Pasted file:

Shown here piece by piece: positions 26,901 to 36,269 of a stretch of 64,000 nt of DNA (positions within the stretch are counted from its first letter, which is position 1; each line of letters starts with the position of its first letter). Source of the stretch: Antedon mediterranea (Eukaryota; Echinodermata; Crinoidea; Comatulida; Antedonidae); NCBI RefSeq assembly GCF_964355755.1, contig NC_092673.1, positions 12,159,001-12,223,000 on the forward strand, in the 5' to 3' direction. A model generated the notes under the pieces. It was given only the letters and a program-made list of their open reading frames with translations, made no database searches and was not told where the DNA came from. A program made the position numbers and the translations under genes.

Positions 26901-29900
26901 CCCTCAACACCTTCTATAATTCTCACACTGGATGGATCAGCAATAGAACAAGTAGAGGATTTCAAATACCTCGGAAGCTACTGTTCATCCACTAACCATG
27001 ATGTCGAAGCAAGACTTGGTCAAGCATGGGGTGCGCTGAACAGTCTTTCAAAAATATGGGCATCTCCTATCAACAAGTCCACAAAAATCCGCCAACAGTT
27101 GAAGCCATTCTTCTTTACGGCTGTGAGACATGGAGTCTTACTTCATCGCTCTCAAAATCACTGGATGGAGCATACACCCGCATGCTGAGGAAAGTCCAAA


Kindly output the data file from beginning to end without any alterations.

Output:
Shown here piece by piece: positions 26,901 to 36,269 of a stretch of 64,000 nt of DNA (positions within the stretch are counted from its first letter, which is position 1; each line of letters starts with the position of its first letter). Source of the stretch: Antedon mediterranea (Eukaryota; Echinodermata; Crinoidea; Comatulida; Antedonidae); NCBI RefSeq assembly GCF_964355755.1, contig NC_092673.1, positions 12,159,001-12,223,000 on the forward strand, in the 5' to 3' direction. A model generated the notes under the pieces. It was given only the letters and a program-made list of their open reading frames with translations, made no database searches and was not told where the DNA came from. A program made the position numbers and the translations under genes.

Positions 26901-29900
26901 CCCTCAACACCTTCTATAATTCTCACACTGGATGGATCAGCAATAGAACAAGTAGAGGATTTCAAATACCTCGGAAGCTACTGTTCATCCACTAACCATG
27001 ATGTCGAAGCAAGACTTGGTCAAGCATGGGGTGCGCTGAACAGTCTTTCAAAAATATGGGCATCTCCTATCAACAAGTCCACAAAAATCCGCCAACAGTT
27101 GAAGCCATTCTTCTTTACGGCTGTGAGACATGGAGTCTTACTTCATCGCTCTCAAAATCACTGGATGGAGCATACACCCGCATGCTGAGGAAAGTCCAAA